This is the first study in Nepal to document CVRF among the HIV population on ART. The key findings of this study are a high prevalence of central obesity, CKD and tachycardia. Risky lifestyle habits such as a high prevalence of smoking and alcohol consumption, especially in males and poor dietary habits (low fruit and vegetable and high salt intake) were also found. Overall, a third (34.6%) of the participants had central obesity and females had a disproportionately higher prevalence (60.0%) than the males (9.8%). This corroborates findings in larger studies, where the prevalence of central adiposity among HIV patients on HAART was 30% to 62% 31. Falutz suggested that factors such as female gender and treatment with antiretroviral drugs zidovudine (AZT) and efavirenz (EFV) may contribute to raise the risk of central adiposity 32. In our study, the vast majority of the participants (84.2%) were on AZT, EFV was also used by 24.2% and 17.9% were concurrently treated with both AZT and EFV along with other drug combinations. However, we could not demonstrate significant associations between HIV drug combinations and any of the CVRF. Due to the small sample size, we had to categorize nine drug combinations of the participants into two groups (duovir + nevirapine and remaining combinations) for analysis.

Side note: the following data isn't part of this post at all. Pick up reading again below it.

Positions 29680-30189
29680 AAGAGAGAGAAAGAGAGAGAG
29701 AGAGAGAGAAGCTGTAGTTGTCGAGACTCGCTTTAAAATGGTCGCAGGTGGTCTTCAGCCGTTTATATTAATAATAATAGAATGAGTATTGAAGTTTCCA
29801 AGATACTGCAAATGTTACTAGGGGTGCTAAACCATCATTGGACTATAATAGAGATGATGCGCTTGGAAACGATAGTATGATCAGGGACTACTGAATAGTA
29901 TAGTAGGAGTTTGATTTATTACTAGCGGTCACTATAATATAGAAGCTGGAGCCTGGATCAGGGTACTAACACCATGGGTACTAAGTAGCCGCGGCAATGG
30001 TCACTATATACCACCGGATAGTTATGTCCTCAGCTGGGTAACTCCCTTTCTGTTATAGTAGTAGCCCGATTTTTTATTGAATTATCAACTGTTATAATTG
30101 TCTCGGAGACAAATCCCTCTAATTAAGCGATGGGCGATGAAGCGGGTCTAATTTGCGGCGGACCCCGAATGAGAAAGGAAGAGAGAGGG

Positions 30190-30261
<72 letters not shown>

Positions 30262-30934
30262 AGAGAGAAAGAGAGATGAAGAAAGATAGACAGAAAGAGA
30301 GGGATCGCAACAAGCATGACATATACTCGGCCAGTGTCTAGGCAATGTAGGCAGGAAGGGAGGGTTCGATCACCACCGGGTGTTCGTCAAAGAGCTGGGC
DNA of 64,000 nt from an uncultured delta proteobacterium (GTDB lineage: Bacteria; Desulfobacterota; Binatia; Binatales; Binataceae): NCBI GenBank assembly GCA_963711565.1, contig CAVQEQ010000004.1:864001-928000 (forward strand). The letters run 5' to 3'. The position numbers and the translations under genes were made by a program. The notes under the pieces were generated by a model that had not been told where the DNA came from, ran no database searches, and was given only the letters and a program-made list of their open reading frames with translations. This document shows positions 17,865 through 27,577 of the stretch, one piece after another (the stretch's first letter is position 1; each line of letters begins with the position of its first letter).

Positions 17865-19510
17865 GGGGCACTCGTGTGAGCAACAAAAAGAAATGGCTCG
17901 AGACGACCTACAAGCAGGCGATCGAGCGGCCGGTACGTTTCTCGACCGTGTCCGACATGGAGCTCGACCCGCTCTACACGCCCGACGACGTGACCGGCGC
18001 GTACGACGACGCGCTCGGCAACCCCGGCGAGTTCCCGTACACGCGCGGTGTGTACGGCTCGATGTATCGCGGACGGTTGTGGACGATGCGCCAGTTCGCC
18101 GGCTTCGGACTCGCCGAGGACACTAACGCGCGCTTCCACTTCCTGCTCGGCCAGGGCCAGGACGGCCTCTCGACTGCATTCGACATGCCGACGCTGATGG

Very little research has been conducted in Nepal on central obesity based on W-H ratio and findings are hugely conflicting. In a study on healthy Nepalese males, central obesity was observed in 51.2% of the 1000 participants 17. By contrast, a recent study among 241 Nepalese men and women, found a prevalence of 2.5% in males and 10% in females 33. The difference in cut-off values used to classify central obesity might have partly contributed to the difference in findings as Vaidya and colleagues 17 used a cut-off value of ≥0.95 for males and Adhikari and colleagues 35 did not mention the cut-off point. Geographical and cultural differences of the study sites may also have played role in the variation. Nonetheless, the finding of a higher prevalence of central obesity in females may underpin the notion that abdominal lipohypertrophy is predominant in HIV treated females 34, taking into consideration findings that South Asian populations, especially females, are more vulnerable to abdominal obesity 35. This finding suggests the possible added risk of central obesity among HIV infected Nepalese females on ART.
The CKD prevalence in this study (20.7%) was the highest compared to other Asian studies conducted on HIV infected patients on ART - A Japanese study found 15.4% 36 and a Chinese study found 16.8% prevalence of CKD 37. Notably, the prevalence found was also higher than in the general Nepalese population, where Sharma and colleagues reported CKD in 14.4% of 8398 Nepalese adults 19. The methodological differences in defining CKD though should be noted (this study estimated eGFR using a Cockcroft-Gault formula, whereas Sharma and colleagues and the Chinese study followed the Modification of Diet in Renal Disease Equation (MDRD), and the Japanese study followed the equation suggested by Japanese Society of Nephrology).